Ovarian cancer is a type of cancer that affects the ovaries. It is not usually noticeable until it has spread to the pelvis and abdomen. Ovarian cancer is the eighth most common cancer in women and fifth leading cause of death. It is difficult to treat and is fatal, but with early detection, ovarian cancer can be treated successfully. There is no specific cause for ovarian cancer. Like any other cancer, it is believed to occur due to mutations in the DNA of the ovarian cells.
The following factors may increase the risk of developing ovarian cancer.
Women of all ages have the risk of getting ovarian cancer. But, as a woman’s age increases the risk of developing cancer also increases. About 68% of women with ovarian cancer are older than 55 years, and 32% are younger than 55.
Women who have a family history of ovarian cancer are at an increased risk of developing the disease. About 10% of cancer cases are associated with family history.
About 10% to 15% of ovarian cancers occur because of a gene mutation that has been passed down within the family. BRCA 1 and BRCA2 are the two genes that help to repair the damage caused to DNA. Mutations in these genes lead to ovarian cancer. Though mutations in these genes are usually associated with breast cancer, they carry a notable lifetime risk of ovarian cancer.
Studies have proved that obese women are at a higher risk of developing ovarian cancer.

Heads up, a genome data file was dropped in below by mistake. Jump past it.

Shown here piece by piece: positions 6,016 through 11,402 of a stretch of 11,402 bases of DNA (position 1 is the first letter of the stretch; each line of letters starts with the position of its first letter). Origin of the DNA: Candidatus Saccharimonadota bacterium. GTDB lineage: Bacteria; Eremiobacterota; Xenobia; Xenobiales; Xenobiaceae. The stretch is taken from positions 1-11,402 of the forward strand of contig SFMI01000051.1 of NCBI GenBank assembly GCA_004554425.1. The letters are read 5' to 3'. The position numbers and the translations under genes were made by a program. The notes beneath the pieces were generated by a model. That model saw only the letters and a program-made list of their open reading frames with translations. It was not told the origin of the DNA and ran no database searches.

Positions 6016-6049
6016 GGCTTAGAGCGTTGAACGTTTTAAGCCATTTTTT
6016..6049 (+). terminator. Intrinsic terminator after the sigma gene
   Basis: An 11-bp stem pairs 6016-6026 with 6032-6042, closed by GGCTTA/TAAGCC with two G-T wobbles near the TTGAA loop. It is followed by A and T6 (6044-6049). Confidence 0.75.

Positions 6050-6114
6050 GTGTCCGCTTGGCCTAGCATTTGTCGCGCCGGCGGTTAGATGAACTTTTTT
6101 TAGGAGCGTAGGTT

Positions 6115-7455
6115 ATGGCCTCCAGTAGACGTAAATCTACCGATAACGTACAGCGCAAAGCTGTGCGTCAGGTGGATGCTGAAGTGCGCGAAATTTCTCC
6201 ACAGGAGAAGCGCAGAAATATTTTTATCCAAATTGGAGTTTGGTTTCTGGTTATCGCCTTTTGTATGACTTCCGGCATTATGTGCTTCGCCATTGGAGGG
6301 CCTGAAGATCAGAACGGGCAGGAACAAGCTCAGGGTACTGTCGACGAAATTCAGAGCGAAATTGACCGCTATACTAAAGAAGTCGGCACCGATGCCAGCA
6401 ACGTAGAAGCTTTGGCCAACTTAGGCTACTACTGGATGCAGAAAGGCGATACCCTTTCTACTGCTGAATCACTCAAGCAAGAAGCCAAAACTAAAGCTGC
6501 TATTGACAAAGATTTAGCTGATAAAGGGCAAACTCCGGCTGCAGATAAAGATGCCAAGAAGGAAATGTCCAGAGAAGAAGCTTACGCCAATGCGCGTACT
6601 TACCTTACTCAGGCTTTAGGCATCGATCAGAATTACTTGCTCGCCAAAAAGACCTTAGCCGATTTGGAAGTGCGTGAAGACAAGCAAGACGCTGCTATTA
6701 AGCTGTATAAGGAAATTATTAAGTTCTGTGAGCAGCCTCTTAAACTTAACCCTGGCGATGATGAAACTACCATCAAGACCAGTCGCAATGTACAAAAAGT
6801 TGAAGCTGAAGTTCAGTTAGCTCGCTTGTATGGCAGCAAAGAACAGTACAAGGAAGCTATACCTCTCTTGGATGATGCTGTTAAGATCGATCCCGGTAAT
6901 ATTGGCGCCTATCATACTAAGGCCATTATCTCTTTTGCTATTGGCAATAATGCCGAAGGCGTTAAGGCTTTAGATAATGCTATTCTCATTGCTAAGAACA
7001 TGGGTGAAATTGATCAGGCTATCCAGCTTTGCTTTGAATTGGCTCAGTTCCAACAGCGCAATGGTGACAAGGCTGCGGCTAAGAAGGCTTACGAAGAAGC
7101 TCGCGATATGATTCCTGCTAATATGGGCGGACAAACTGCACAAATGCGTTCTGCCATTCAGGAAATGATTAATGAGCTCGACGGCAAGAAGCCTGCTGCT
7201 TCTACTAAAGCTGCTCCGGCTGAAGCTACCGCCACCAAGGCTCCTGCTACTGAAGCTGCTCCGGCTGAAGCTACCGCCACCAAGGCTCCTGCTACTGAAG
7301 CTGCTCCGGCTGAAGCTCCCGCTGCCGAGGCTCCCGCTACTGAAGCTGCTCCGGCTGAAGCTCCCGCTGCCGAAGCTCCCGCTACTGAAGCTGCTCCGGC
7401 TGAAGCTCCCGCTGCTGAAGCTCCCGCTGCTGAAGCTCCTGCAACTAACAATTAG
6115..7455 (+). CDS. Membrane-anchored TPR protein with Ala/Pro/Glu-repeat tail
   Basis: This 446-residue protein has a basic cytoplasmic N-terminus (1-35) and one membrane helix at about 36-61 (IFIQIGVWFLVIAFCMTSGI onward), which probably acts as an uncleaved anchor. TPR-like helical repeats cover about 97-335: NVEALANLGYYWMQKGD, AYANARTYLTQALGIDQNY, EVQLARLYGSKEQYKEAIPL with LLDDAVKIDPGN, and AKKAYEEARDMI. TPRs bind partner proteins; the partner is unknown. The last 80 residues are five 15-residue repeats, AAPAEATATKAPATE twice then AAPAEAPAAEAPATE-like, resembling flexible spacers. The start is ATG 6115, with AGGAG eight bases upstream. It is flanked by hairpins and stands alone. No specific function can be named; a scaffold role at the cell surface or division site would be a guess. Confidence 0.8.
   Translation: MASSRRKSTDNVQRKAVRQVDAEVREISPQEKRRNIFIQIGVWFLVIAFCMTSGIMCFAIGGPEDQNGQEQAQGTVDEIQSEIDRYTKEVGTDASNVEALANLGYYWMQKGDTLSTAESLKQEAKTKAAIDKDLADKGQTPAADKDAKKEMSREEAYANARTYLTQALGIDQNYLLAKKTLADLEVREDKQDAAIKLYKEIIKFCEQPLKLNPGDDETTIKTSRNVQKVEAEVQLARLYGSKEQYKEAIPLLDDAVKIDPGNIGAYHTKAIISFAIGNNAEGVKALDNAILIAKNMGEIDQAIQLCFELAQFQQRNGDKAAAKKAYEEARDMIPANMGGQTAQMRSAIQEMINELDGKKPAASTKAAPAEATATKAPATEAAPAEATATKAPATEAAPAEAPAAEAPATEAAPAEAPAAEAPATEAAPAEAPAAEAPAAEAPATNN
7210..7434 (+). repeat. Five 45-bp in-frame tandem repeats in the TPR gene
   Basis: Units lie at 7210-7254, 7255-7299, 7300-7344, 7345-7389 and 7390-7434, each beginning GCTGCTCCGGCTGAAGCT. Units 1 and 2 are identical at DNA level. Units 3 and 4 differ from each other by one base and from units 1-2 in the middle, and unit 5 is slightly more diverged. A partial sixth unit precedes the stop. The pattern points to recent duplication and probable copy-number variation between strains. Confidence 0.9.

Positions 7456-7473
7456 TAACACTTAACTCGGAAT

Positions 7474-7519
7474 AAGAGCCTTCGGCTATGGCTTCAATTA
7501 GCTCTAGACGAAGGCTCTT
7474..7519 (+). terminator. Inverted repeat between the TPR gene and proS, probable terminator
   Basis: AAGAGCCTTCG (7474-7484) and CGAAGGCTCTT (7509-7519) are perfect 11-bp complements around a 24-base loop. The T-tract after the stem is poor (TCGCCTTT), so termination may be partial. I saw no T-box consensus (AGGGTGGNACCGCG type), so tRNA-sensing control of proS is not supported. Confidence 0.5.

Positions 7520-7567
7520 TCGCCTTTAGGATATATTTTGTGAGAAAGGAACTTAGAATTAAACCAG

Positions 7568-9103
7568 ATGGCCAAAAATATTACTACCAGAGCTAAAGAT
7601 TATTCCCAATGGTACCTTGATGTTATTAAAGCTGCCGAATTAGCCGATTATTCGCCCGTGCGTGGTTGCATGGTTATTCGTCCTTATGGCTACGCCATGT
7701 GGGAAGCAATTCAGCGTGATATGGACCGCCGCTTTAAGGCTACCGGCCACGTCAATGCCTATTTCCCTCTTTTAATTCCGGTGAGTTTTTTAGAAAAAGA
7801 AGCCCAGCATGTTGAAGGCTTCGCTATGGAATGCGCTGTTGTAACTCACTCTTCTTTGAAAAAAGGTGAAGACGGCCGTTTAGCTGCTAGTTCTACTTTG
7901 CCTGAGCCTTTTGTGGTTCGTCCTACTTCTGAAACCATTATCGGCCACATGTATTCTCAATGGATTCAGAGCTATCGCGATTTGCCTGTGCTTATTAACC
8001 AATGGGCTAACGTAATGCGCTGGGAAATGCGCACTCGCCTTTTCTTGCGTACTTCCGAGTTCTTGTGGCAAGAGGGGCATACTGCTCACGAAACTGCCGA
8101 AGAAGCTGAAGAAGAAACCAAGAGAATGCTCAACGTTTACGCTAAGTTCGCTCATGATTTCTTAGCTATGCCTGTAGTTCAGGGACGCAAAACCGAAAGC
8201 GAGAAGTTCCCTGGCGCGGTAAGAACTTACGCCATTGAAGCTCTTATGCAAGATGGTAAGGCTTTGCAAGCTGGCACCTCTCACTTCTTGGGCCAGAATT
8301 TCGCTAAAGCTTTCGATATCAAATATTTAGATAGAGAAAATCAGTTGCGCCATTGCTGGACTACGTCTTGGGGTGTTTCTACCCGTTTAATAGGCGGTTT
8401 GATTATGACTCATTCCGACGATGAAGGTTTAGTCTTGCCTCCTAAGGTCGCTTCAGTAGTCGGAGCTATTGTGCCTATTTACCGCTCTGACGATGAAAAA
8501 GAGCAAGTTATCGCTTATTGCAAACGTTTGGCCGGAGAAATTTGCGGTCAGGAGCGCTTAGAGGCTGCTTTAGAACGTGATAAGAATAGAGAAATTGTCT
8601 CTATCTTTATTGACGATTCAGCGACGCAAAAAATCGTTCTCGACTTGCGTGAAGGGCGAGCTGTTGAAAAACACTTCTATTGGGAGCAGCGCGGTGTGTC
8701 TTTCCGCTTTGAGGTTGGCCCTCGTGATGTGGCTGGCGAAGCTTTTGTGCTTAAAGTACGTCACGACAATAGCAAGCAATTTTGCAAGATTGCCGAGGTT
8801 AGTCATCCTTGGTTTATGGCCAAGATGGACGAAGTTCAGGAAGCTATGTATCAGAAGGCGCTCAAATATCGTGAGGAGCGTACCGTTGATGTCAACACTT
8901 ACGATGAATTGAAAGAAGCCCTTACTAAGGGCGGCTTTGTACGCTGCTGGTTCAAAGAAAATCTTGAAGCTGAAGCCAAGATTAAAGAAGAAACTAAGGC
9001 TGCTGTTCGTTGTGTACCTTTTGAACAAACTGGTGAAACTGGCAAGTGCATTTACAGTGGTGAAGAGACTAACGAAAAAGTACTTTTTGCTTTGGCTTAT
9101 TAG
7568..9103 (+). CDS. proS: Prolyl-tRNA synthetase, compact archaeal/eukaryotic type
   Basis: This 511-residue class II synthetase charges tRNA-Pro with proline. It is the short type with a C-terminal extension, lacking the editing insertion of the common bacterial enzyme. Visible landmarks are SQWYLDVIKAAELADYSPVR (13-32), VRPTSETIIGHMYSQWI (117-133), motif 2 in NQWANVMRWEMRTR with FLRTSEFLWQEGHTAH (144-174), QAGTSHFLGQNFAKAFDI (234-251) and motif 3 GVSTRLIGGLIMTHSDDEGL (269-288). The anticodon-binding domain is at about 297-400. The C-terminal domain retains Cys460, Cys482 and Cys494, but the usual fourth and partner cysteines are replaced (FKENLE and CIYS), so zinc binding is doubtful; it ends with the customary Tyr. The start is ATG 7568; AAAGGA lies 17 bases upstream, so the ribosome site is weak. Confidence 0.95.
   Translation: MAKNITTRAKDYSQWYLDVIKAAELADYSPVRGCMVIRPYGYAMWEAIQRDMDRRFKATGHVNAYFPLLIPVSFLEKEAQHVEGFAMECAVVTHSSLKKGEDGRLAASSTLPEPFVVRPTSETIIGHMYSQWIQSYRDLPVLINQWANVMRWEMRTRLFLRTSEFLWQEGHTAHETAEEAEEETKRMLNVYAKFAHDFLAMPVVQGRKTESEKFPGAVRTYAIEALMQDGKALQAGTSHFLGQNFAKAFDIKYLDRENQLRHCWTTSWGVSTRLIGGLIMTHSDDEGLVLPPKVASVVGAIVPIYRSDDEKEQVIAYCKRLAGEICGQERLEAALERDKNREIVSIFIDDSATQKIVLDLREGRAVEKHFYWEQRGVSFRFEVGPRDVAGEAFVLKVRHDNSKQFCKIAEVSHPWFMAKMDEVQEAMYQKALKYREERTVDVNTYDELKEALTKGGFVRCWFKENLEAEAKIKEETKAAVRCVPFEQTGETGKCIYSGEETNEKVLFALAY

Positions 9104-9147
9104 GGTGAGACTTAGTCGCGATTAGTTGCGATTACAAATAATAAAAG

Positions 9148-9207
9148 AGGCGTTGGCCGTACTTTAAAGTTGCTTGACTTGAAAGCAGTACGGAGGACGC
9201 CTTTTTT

Endometriosis is a condition in which the inner lining of the woman’s uterus grows outside the uterus, affecting other nearby organs, causing several problems. It is one of the risk factors for ovarian cancer, such as clear cell and endometrioid ovarian cancers.
Women whose menstruation cycle starts before the age of 12 or those who do not reach menopause until after the age of 50 are at a risk of developing ovarian cancer.
Women who have a history of breast or colon cancer are at risk for ovarian cancer.
Conceiving the first child after age 30 or never having a child can increase the risk of developing ovarian cancer.
There is no sure-fire method for preventing ovarian cancer. Some approaches can reduce the risk of developing ovarian cancer. They include:
Ovarian cancer can be treated if it is detected at an early stage. If you have any of the related risk factors which are mentioned above, then immediately seek your doctor’s help. Follow preventive steps and reduce your risk of getting ovarian cancer.
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